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This article was published 28/6/2018 (419 days ago), so information in it may no longer be current.
AFTER years of financial uncertainty — and millions in debt — Neechi Commons grocery-and-retail complex on Main Street will cease operations this weekend.
The Indigenous North End business centre opened with much fanfare on the corner of Main Street and Euclid Avenue in 2013, at a price tag of $8 million to convert two century-old buildings.
However, the high cost of construction and renovation left the co-op saddled with "a very large debt load," said a release issued Thursday night from Neechi’s board of directors.
The debt owed to primary lender Assiniboine Credit Union sits at almost $3.9 million, the board said.
"Neechi Commons will be closed to the public after Saturday, to allow the co-op to seek out partners interested in redeveloping the complex. The goal is to bring in new businesses and financing that would allow the Commons to continue to provide strategic economic, social and cultural benefits for Indigenous people, North End residents, and beyond," the release says.
"The staff-owned co-op is hoping that a new mix of products, services and ownership will lay the basis for the revitalization and long-term viability of Neechi Commons."
Throughout its lifespan, the complex housed an art and crafts shop, bakery, general store, fashion designers co-operative, supermarket and restaurant. (The Bison Berry Restaurant closed earlier this year.)
As the businesses wind down, there are empty spots on supermarket shelves where products such as fruit punch and tissues used to be stocked, and the smell of bannock and freshly baked cookies no longer fills the complex.
"I’m just sad," said Warren Catcheway, an area resident and member of Skownan First Nation, who found out Neechi was closing when he stopped by the complex Thursday.
"I was proud to come here. It felt good spending my money here, I was helping my brothers."
Sel Burrows, a Point Douglas community activist, said the community was excited five years ago to have a new local supermarket open. California Fruit Market had occupied the space before Neechi.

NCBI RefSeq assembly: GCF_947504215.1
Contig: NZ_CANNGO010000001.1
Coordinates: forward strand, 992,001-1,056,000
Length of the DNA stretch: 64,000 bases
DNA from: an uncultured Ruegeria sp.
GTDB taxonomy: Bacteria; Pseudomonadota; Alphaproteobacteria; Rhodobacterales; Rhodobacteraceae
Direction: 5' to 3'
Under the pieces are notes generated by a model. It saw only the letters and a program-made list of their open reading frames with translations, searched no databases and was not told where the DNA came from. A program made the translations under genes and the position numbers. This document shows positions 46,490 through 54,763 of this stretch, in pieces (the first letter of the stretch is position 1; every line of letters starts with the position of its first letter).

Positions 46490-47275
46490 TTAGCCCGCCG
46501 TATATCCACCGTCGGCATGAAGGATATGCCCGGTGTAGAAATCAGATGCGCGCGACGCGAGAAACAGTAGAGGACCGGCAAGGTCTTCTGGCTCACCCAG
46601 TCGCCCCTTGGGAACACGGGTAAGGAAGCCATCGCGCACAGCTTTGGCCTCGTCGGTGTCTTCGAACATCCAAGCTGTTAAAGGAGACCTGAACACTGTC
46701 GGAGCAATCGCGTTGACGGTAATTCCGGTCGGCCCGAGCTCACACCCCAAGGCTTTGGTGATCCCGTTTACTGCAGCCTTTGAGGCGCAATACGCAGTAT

When Neechi closes, it will leave one of the city’s poorest neighbourhoods without a grocery store, he said.
The closest places to go grocery shopping, aside from neighbourhood convenience stores, are the new Giant Tiger and No Frills locations on Main Street near Inkster Boulevard, Burrows said, adding those low-cost options just a short bus ride north might have been part of the reason business wasn’t booming at Neechi.
"When you have a social economic enterprise, no matter how good it is and how wonderful it is, the number of people they’ve trained, people who wouldn’t have had jobs otherwise, who had jobs there and went on to better jobs, it still needs to be able to make money."
Deidre Nelson found out on Thursday her local bison meat stop was shutting down.
The East Kildonan resident, who teaches newcomers and international students English, said she made special trips to Neechi. She would often take students to the business centre to show them a buzzing Indigenous enterprise to help combat any negative stereotypes.
"I knew there was (financial) trouble, so it’s a surprise — but not a surprise," Nelson said. "You kind of still hope it’ll work out in the end."
Those sentiments were echoed by neighbours around the corner from Neechi who were having a community celebration at St. Andrew Ukrainian Catholic Church. Neechi consciously employed local residents, said Rev. Larry Kondra, chaplain for Welcome Home Ministries, so the job loss will hurt.
Noting the beautiful architecture and all the money spent repairing the brick building, Burrows said the Point Douglas community hopes it won’t sit empty for long.
The complex remains on the market for $4 million, said Kevin Sitka, president and chief executive officer at Assiniboine Credit Union.
After no bids were made to buy the Main Street fixture during a July 2017 auction — the reserve bid was $3.8 million — the complex went up for sale.
Peguis First Nation was interested in buying the complex last summer, Chief Glenn Hudson told the Free Press. The First Nation was open to leasing the facilities back to the co-op, he said Thursday.
"It was only us who were interested in helping them but, unfortunately, we couldn’t agree to terms," Hudson said. "Their terms were too demanding."
Sitka said he couldn’t comment on the mortgage loans distributed to Neechi, due to member confidentiality, but added the credit union has done "everything possible to support Neechi over the years, because we understand the social impact a store like that has."
The credit union gave Neechi a $3-million-plus loan to help the co-op get off the ground in 2013. Provincial and federal governments also chipped in millions at the time.
"We’re desperately hoping that someone will buy it, and it’ll be somebody with a bit of a social consciousness who will interact with the Point Douglas area and inner-city area like Neechi did," Burrows said.
"But that, unfortunately, is out of our control."